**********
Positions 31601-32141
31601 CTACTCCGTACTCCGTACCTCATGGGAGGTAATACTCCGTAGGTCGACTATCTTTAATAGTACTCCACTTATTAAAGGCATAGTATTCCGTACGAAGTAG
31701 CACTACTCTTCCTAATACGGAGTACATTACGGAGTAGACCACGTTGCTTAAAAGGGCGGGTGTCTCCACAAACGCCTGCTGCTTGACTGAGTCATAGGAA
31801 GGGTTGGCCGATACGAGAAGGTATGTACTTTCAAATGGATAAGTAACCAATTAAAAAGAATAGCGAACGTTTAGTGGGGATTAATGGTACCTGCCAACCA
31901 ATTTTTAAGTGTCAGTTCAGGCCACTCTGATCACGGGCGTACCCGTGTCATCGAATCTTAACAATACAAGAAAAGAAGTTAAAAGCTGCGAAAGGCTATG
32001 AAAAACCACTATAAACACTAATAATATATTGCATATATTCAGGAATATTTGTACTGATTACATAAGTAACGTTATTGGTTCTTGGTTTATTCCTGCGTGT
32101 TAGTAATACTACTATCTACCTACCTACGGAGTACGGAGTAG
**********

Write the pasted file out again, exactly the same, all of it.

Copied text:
Positions 31601-32141
31601 CTACTCCGTACTCCGTACCTCATGGGAGGTAATACTCCGTAGGTCGACTATCTTTAATAGTACTCCACTTATTAAAGGCATAGTATTCCGTACGAAGTAG
31701 CACTACTCTTCCTAATACGGAGTACATTACGGAGTAGACCACGTTGCTTAAAAGGGCGGGTGTCTCCACAAACGCCTGCTGCTTGACTGAGTCATAGGAA
31801 GGGTTGGCCGATACGAGAAGGTATGTACTTTCAAATGGATAAGTAACCAATTAAAAAGAATAGCGAACGTTTAGTGGGGATTAATGGTACCTGCCAACCA
31901 ATTTTTAAGTGTCAGTTCAGGCCACTCTGATCACGGGCGTACCCGTGTCATCGAATCTTAACAATACAAGAAAAGAAGTTAAAAGCTGCGAAAGGCTATG
32001 AAAAACCACTATAAACACTAATAATATATTGCATATATTCAGGAATATTTGTACTGATTACATAAGTAACGTTATTGGTTCTTGGTTTATTCCTGCGTGT
32101 TAGTAATACTACTATCTACCTACCTACGGAGTACGGAGTAG